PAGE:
# Lie Theory

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More about Lie theory

Lie theory is a branch of mathematics devoted to the study of symmetries that occur throughout mathematics and science.

For example the ancient classification of Platonic solids is seen nowadays as an instance of finding all ''finite symmetries`` in three-dimensional space. More recently the study of "continuous symmetries" of mathematical objects and structures known as Lie groups, introduced by Sophus Lie in the 1880's to study differential equations, has influenced many scientific disciplines.

One fundamental problem involves describing and classifying the structure and geometry of those symmetries and their various generalizations. Lie theory is also vital to number theory, differential equations, differential geometry, dynamical systems, and many other areas of mathematics and its applications.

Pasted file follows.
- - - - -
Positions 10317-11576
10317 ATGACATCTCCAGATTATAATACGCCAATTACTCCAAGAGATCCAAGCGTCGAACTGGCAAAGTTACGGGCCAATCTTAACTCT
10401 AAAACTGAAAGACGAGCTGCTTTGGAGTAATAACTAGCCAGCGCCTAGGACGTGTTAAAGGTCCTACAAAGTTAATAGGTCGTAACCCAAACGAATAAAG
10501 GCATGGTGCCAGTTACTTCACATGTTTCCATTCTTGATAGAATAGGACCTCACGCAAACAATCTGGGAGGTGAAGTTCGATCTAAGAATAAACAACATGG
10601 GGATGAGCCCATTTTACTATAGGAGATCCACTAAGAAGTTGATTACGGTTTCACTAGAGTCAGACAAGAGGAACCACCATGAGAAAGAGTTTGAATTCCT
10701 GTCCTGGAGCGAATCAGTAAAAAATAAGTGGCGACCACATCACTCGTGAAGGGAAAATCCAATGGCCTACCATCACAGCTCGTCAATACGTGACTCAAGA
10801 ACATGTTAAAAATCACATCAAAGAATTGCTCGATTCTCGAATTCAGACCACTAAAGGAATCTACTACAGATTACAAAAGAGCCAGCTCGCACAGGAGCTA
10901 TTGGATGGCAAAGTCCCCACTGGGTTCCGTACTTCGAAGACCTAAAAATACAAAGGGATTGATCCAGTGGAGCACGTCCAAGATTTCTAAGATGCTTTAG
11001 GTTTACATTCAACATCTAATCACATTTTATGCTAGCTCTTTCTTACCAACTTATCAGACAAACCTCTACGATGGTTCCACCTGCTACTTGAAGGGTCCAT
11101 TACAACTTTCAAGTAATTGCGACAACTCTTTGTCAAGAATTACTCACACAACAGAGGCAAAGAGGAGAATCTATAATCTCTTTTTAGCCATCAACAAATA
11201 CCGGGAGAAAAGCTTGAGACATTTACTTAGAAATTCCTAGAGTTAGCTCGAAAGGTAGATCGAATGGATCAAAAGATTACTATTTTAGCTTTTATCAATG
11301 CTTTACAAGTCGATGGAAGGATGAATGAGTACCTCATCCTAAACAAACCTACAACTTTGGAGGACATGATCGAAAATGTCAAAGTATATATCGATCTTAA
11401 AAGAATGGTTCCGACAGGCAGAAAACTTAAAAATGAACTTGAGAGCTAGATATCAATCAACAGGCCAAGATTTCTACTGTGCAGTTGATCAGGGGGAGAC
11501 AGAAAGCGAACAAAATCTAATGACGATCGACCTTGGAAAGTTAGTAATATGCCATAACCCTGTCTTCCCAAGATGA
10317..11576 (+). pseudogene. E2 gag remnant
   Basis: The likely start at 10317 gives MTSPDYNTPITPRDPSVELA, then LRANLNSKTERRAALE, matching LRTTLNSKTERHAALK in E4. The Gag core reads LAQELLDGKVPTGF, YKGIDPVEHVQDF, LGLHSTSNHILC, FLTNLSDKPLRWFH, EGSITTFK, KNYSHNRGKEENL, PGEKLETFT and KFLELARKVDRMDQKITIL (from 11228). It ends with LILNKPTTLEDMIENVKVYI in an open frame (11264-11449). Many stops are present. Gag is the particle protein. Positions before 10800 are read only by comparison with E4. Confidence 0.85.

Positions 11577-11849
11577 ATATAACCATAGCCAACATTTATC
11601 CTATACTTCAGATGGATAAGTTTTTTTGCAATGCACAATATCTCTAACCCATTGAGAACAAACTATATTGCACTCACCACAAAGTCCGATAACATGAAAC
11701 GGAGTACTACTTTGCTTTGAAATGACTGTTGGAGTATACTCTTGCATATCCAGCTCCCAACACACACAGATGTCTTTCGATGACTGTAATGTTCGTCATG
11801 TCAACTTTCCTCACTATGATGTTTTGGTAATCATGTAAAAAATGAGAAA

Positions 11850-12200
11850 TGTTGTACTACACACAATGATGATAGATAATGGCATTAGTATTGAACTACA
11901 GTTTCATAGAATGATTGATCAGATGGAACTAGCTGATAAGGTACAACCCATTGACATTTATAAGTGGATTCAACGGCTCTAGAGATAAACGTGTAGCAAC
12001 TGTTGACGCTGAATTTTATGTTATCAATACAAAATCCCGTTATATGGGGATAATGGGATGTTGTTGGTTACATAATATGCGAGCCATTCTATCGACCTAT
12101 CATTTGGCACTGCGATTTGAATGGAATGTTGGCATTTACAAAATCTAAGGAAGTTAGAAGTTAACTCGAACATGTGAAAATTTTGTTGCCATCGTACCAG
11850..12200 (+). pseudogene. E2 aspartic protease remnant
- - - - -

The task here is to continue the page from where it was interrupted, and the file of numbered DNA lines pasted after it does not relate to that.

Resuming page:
## Seminars

- Geometric methods in Langlands program seminar: Mondays from 4:30–6pm
- HAAR (Harmonic Analysis and Automorphic Representations) seminar: Mondays at 7pm
- Lie Theory Seminar

## Faculty

### Scot Adams

Professor

adams005@umn.edu

dynamical systems, foliations, ergodic theory, hyperbolic groups, trees, Riemannian geometry

### Benjamin Brubaker

Professor

brubaker@umn.edu

automorphic forms, p-adic representations, combinatorial representation theory, statistical lattice models

### Michelle Chu

Assistant Professor

mchu@umn.edu

hyperbolic geometry, low-dimensional topology, geometric group theory, and arithmetic groups

### Paul Garrett

Professor

garrett@umn.edu

automorphic forms, L-functions, representations, harmonic analysis, number theory

### Dihua Jiang

Professor

dhjiang@umn.edu

automorphic forms, L-functions, number theory, harmonic analysis, representation theory

### William Messing

Professor Emeritus

messing@math.umn.edu

p-adic Galois representations associated with algebraic varieties via étale cohomology, the connections between the latter and de Rham cohomology

### Peter Olver

Professor

olver@umn.edu

Lie groups, differential equations, computer vision, applied mathematics, differential geometry, mathematical physics

_{Photo: © 2007 John Stembridge}